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Game 6 recap: Lightning fall flat in Drouin's debut, Oilers win first game of the year 3-2

The Tampa Bay Lightning looked out of sync and out of control as they fell 3-2 to the Edmonton Oilers in Jonathan Drouin's NHL debut.

Walter Tychnowicz-USA TODAY Sports

While much of the spotlight was on Tampa Bay Lightning forward Jonathan Drouin, who made his NHL debut, it was the young guns of the Edmonton that shined in a 3-2 win for the Oilers. The Lightning looked out of sync and out of control for much of the evening, failing to sustain any offensive pressure and making egregious errors with the puck in all three zones.

Early on, Jonathan Drouin generated a little buzz skating with Valtteri Filppula and Tyler Johnson on the second line. That line saw a couple of good looks on Ben Scrivens including a nice deflection by Drouin that the Edmonton netminder stopped.

The Lightning appeared to take a 1-0 lead in the first on a Brett Connolly shot from the left side, but the goal was waived off as it was ruled Brian Boyle had interfered with Scrivens. Boyle was outside the crease, but that doesn't really matter per the rule. Boyle impeded Scrivens' ability to defend his goal, which is enough for the refs to waive it off if they so choose. The consistency of this rule's application can still be debated, but it's application in this instance fits with the way it is currently written and the score remained 0-0.

The Lightning had a few power play chances early on, the first after Drouin drew a penalty on Jesse Joennsu with 7:19 remaining in the first with some slick puckhandling through neutral ice. But the Lightning power play continued to struggle to generate shots or shot attempts, routinely settling for perimeter passing or failing to even establish possession in the attacking zone.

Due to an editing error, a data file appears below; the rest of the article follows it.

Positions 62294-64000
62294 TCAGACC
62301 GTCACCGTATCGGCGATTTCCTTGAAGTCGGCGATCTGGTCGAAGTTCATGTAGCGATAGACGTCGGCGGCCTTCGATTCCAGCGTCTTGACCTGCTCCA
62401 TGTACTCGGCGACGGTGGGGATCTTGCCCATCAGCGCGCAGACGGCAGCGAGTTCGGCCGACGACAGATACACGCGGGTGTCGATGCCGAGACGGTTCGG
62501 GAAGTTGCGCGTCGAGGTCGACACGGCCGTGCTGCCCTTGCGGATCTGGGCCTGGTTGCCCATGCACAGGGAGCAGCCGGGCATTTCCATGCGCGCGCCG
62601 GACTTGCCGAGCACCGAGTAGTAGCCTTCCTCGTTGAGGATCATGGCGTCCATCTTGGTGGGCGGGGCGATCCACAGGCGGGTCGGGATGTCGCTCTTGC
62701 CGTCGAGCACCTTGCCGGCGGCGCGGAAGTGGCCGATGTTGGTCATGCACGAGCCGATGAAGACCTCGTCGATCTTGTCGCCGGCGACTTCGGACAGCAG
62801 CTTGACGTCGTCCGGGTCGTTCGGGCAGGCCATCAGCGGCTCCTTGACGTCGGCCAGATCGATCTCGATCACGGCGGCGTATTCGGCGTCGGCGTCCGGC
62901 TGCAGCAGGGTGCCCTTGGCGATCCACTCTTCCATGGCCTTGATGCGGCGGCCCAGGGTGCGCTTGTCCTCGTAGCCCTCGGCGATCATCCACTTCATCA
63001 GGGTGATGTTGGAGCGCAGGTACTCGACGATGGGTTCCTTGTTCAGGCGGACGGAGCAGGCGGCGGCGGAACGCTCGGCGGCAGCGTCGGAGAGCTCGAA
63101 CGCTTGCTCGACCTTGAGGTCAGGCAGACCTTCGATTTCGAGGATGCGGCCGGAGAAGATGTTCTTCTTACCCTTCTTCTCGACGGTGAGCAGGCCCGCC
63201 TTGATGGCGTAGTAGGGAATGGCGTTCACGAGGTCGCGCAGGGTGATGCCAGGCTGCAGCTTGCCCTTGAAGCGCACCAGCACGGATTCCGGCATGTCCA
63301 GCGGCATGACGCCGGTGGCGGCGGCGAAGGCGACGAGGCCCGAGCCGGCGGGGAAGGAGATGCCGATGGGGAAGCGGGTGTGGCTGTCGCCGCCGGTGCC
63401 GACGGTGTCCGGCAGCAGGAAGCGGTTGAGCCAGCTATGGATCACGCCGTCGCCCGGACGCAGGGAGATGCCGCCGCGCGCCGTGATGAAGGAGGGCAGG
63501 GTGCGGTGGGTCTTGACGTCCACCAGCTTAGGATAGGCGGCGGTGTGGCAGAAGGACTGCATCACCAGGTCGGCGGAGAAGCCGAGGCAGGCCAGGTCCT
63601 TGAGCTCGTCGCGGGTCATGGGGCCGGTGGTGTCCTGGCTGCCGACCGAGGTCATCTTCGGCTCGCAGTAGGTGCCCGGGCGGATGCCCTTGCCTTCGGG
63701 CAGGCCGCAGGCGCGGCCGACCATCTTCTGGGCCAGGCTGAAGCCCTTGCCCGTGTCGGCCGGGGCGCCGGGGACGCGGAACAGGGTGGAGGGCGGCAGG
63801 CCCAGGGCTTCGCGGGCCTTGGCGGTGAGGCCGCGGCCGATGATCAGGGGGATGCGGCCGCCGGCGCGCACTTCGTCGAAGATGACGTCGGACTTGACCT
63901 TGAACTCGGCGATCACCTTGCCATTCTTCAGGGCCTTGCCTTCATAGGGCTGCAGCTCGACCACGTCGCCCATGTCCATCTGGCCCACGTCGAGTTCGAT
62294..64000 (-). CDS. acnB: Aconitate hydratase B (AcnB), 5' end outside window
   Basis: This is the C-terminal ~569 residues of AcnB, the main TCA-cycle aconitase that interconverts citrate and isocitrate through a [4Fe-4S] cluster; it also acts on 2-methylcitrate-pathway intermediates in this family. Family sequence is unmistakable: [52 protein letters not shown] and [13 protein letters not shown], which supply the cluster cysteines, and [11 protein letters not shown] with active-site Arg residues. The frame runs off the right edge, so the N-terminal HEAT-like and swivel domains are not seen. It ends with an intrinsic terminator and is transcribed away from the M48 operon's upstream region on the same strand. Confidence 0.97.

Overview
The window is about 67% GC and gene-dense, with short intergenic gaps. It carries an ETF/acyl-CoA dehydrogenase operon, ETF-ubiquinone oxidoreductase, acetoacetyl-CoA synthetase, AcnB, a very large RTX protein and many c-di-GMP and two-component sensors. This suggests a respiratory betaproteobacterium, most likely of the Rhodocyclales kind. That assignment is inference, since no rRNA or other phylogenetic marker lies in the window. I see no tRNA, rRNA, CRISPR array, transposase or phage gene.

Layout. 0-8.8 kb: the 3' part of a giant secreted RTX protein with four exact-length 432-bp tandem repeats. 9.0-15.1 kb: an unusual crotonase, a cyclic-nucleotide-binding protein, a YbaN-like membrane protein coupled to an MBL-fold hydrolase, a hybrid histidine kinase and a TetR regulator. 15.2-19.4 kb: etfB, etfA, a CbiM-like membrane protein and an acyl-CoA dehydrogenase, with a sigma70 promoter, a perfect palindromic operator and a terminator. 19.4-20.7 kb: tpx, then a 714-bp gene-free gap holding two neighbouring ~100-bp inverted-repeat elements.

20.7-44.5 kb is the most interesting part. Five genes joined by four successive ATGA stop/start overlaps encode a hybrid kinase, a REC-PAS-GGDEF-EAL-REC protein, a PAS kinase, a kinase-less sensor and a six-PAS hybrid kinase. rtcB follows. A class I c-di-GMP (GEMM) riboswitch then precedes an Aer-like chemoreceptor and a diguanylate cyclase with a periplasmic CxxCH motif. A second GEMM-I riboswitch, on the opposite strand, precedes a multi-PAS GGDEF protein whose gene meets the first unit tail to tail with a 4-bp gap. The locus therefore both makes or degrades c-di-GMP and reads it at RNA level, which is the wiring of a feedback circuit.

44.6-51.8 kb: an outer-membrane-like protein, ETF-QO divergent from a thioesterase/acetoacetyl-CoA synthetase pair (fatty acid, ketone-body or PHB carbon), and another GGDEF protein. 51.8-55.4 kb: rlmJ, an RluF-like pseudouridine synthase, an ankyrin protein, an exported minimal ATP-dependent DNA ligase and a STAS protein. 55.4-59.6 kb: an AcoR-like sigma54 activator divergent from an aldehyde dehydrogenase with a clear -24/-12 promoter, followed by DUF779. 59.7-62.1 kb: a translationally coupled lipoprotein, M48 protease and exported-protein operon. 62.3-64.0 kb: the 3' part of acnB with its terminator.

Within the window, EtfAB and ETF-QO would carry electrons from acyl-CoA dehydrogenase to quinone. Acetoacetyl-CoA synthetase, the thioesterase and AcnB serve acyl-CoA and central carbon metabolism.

With the attack flailing, Ben Bishop was the Lightning's best player early on and for much of the night, stopping a handful of odd-man rushes in the first and second periods given up by a new-look Lightning blue line with Mark Barberio inserted and Victor Hedman out nursing a broken finger.

While Connolly's 1st period goal was disallowed, the Bolts did get the benefit of a 4th line goal to open the scoring in the game. Brian Boyle, Brenden Morrow, and Brett Connolly worked a cycle game down low with some success. A ackhand feed to the slot by Boyle found it's way off Justin Schultz's stick and past Ben Scrivens for a 1-0 Lightning lead.

Schultz made up for it just three minutes later, though, on a nice play in tight to cut into the slot and lift a backhander towards the net. The puck hit the knob of Ben Bishop's stick and deflected in to tie the game 1-1.

Bishop had to make a few more quality saves including an outstanding one on a great scoring chance for Jeff Petry in close. Bishop also got some help from his goal posts, which stopped a couple of screened point shots.  That kept the game tied until Matt Carle was forced to pull down Taylor Hall on a clean breakaway, giving the young superstar a penalty shot. Hall converted with a nifty deke past Ben Bishop and the Oilers carried a 2-1 lead (and the balance of play) into the second intermission.